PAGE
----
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I'm writing a full double to float function for the Arduino (irrelevant, but I couldn't find any "proper" ones) and I do this check:

if (d < 0) {
    d *= -1;
    bin += "-";

I know because of floating point imprecisions double equality is finicky. So is it safe to do that? Or should I stick to this (which I use in later parts of my code anyways)

int compareNums(double x, double y) {
    if (abs(x - y) <= EPSILON) {
        return 0;
    } else if (x > y) {
        return 1;
    } else {
        return -1;

And a couple quick questions: does it matter if I do d < 0 or d < 0.0?

I'm multiplying a double d by 10 until it has no fractional part, so I do a check similar to d == (int) d. I'm wondering what's a good epsilon to use (I used this here http://msdn.microsoft.com/en-us/library/6x7575x3(v=vs.80).aspx), since I don't want to end up with an infinite loop. According to the article 0.000000119209 is the smallest distinguishable difference for floats or something like that.


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bin += "-"; is not valid C... –  R.. Jul 18 '12 at 3:42
@R.. I'm using the Arduino String class (notice capital String) so it works. I would use the C++ string but you can't convert between the two (and I need to print the string using Arduin's Serial). –  Raekye Jul 18 '12 at 3:59
If you're using a String class (Arduino or otherwise), then you're almost certainly using C++ rather than C, and your question is incorrectly tagged. (Yes, it matters.) –  Keith Thompson Jul 18 '12 at 4:02
d = -d; is likely to be more efficient than d *= -1;; in any case, it's clearer. –  Keith Thompson Jul 18 '12 at 4:04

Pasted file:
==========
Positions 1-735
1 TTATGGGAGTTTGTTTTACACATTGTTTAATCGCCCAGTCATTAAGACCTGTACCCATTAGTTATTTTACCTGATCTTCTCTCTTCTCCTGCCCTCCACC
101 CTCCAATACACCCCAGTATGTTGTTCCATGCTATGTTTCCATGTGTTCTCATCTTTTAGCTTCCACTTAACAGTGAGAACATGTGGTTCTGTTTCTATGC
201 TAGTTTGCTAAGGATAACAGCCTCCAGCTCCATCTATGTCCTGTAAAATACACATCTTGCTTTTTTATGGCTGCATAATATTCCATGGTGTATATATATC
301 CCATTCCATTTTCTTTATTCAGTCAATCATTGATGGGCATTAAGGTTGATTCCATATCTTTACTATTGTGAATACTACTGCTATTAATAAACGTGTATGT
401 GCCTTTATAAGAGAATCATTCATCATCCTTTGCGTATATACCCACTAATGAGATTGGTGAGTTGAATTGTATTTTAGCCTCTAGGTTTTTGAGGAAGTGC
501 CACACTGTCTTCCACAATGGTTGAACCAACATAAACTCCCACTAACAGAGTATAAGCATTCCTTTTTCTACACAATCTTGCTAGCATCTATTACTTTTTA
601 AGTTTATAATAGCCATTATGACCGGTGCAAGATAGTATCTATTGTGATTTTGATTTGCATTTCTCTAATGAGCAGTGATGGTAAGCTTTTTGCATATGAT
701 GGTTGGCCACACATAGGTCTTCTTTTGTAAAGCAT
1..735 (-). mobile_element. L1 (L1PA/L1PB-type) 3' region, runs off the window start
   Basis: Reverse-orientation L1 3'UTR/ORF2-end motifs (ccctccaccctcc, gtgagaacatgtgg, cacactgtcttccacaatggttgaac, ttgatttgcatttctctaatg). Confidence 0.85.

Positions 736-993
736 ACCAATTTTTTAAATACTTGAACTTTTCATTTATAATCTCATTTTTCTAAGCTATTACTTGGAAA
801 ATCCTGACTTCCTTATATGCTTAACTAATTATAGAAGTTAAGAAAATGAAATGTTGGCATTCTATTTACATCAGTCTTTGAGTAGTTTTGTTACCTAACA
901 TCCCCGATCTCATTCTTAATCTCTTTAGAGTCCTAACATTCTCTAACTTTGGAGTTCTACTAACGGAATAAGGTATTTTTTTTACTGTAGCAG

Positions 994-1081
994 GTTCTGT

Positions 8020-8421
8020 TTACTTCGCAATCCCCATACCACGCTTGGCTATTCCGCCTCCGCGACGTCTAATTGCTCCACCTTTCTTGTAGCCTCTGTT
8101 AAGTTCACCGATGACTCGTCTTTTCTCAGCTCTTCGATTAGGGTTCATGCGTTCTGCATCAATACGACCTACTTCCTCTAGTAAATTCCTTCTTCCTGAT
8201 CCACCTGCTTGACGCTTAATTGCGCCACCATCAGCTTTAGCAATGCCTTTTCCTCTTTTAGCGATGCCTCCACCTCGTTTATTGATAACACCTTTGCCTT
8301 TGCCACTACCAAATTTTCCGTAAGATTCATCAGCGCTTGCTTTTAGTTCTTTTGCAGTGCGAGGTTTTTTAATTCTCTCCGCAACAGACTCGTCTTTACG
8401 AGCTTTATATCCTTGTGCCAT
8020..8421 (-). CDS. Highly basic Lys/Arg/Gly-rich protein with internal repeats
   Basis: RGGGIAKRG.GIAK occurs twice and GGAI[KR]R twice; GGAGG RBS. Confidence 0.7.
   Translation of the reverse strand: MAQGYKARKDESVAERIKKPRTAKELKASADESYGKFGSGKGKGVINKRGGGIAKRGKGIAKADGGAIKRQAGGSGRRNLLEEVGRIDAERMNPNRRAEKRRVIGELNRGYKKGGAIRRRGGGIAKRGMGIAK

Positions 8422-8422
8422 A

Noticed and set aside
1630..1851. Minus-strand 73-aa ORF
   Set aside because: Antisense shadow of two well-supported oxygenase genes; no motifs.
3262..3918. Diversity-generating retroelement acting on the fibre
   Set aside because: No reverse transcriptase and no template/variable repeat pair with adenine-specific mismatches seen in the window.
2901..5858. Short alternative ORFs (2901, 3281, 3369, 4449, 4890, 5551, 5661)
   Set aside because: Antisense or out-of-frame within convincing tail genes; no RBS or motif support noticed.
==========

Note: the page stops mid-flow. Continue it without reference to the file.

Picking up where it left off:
I'm just saying that anything after the margin of error is possible. Sure the floating-point representation might restrict you to a subset of possibilities, but in general, expect anything. –  Mysticial Jul 18 '12 at 18:34

2 Answers 2

up vote 2 down vote accepted

d < 0 is valid (though I'd prefer to write d < 0.0. In the first case the zero will be "promoted" to double before the comparison.

And comparing double to zero with < or > is perfectly valid, and does not require an "epsilon".

bin += "-"; is nonsensical.

In general comparing floats/doubles with "==" is invalid and should never be done (except for some special cases such as checking for zero or infinity). Some languages do not even allow "==" (or equivalent) between floats.

d == (int) d is more nonsense.

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Interesting. What languages disallow floating-point equality comparisons? –  Keith Thompson Jul 18 '12 at 4:03
@abelenky I incorrectly tagged it "c" when I asked. It's also kinda out of context in my question. d == (int) d is more nonsense. was suppose to be kinda pseudocode. I'm doing a check to see if a double is essentially equal to its integer counterpart (ie no fractional part), but didn't write out the whole function I used) –  Raekye Jul 18 '12 at 4:15

See my answer to this question:

How dangerous is it to compare floating point values?

Specifically, the recommendations that you should not be using absolute epsilons and should not be using floating point whatsoever until you've thoroughly read and understood What Every Computer Scientist Should Know About Floating-Point Arithmetic.

As for this specific piece of code in your question, where it seems your goal is to print a textual representation of the number, simply testing < 0 is correct. And it does not matter whether you write 0 or 0.0.

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For the textual representation, -0.0 means testing d < 0 is not enough. –  Daniel Fischer Jul 18 '12 at 3:47
Well only if you care about showing -0.0 as a distinct output... If you do care, then yes more work is needed, but the bigger issue I was addressing is that using an inexact test to compare for sign before writing out the number is likely to give completely bogus output... –  R.. Jul 18 '12 at 3:50
I read the question (now starting on What Every Computer Scientist Should Know About Floating-Point Arithmetic :) ), which gave me a good epsilon. +1 –  Raekye Jul 18 '12 at 4:13

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